I got the shamrock all right and you may be sure I was glad to get it!  We all had some as the Armagh Guardian sent out quite a lot for the Irish troops.  I was on guard on St. Patrick’s night, and I was trying to see down a path at the end of our trenches to an old farmhouse when star shells lit up the country just like day.  Just as the shell went out a fearful cry went up – it simply made my blood run cold!  Then up went another star shell, and some big guns flashed and I saw – a cat!!  I pelted it with bricks and anything I could lay my hands on.  I think it’s going yet!  And I hope it is, for it made my hair stand on end as everything was quiet till it made itself heard.  I saw in the Impartial that some people are still talking about Home Rule.  If the people of the British Isles don’t wake up they will have no homes to rule soon – they will only have what the Belgians and people of Northern France have – the ruins of war in a once happy land.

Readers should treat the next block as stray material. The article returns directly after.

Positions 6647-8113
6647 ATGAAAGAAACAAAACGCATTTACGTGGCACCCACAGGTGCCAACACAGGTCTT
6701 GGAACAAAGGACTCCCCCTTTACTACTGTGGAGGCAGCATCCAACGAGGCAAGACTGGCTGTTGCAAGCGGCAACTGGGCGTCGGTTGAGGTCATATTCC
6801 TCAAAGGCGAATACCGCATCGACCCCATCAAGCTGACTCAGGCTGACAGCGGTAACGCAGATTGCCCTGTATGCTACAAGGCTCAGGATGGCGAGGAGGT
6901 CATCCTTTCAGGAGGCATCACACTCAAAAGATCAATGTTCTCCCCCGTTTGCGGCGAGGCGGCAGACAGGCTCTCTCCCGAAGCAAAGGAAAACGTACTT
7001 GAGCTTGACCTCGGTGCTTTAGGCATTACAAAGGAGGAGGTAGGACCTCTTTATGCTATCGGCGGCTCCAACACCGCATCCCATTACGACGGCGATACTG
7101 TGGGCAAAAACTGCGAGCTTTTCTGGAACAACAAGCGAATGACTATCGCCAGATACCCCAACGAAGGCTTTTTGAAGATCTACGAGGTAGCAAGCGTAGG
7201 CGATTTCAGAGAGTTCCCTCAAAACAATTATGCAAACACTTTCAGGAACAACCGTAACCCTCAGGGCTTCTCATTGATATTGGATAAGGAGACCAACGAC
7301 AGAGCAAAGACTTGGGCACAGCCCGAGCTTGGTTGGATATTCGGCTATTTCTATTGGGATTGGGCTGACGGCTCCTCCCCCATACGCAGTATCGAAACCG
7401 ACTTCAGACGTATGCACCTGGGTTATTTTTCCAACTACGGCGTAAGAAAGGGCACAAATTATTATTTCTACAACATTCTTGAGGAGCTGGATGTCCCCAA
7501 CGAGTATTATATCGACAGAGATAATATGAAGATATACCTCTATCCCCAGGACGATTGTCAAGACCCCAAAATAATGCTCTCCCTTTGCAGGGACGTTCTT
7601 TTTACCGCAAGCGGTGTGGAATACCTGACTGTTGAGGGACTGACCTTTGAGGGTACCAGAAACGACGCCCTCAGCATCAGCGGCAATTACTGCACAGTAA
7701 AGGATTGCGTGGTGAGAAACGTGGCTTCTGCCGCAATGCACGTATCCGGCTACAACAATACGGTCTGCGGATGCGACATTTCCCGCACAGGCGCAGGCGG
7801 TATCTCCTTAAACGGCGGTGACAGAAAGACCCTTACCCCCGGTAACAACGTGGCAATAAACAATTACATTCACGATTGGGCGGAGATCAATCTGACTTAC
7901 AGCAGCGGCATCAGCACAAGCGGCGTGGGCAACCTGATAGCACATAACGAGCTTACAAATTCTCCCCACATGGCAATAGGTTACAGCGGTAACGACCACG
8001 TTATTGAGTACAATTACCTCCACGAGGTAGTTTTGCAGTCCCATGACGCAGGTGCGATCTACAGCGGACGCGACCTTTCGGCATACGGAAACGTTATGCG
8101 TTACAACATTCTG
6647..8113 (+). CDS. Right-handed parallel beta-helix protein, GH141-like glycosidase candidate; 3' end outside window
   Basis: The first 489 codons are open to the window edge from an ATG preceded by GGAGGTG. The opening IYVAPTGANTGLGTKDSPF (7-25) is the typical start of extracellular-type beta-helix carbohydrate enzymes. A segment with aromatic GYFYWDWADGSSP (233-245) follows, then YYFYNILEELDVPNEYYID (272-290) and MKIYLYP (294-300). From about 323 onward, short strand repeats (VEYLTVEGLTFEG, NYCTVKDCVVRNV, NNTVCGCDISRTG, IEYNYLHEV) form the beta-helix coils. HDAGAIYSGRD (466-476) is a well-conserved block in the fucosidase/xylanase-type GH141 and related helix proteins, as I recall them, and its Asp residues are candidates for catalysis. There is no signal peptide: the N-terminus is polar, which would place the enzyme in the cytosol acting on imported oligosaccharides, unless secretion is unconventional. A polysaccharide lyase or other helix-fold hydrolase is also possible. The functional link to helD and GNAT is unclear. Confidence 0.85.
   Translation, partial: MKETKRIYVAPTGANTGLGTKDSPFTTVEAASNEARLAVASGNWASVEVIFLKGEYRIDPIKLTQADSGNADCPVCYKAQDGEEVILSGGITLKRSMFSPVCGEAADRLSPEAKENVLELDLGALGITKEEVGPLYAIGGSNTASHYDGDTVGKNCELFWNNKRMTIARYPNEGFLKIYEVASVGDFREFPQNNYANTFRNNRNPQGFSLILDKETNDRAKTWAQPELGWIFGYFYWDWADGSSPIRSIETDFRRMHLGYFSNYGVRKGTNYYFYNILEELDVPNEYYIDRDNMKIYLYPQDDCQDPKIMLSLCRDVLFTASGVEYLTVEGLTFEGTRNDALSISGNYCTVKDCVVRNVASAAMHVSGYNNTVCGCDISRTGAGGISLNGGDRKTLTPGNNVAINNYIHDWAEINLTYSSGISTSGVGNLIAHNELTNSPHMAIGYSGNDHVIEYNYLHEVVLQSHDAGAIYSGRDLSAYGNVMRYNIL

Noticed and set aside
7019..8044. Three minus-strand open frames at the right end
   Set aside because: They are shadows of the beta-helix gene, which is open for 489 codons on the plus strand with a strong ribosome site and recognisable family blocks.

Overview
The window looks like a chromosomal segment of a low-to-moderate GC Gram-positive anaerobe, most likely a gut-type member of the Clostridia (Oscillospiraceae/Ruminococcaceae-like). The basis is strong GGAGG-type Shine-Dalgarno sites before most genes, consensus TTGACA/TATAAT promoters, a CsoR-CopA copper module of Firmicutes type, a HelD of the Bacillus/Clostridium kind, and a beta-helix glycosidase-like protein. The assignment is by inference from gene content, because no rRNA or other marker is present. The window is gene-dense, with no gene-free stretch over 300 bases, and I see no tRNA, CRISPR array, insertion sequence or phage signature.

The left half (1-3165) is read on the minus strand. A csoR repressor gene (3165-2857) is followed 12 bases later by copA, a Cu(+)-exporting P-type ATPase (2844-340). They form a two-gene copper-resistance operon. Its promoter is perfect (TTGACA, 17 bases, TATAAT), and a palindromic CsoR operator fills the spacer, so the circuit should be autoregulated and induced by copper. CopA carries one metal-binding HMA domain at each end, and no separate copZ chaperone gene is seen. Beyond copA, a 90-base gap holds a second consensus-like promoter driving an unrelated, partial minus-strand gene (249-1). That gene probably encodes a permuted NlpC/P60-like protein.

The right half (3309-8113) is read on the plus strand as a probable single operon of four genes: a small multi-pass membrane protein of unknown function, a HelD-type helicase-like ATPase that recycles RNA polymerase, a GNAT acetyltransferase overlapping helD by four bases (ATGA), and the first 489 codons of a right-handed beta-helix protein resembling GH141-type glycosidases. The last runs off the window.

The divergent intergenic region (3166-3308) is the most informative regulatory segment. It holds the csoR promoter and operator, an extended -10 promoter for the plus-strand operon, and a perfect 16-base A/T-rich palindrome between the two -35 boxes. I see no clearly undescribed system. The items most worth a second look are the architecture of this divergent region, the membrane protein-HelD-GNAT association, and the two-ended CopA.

Fermanagh Times April 8th, 1915.  MADAME LEVANTE’S ORCHESTRA.  On Friday night the people of Enniskillen will have the pleasure of hearing Madame Marie Levante’s clever and accomplished Orchestra of Ladies in the Townhall.  The gratifying impression left by their last visit is still remembered and should be the means of attracting a full house on this occasion.  Interspersed with the orchestral selections, will be solos, vocal and instrumental, and these will no doubt prove once more the wonderfully individual talent possessed by the company.  The pity is that they will not be with us for a longer period, but certainly one delightful evening’s entertainment is promised.

 

Fermanagh Times April 8th, 1915.  NOTES. Mr. Frank Brooke, D.L. of Shillelagh, a gentleman intimately connected with Fermanagh and Mrs. Brooke has recently landed in South Africa where they have gone to visit their ostrich farm.

The Earl of Enniskillen has arrived in Kildare and will remain for the Curragh Races this week.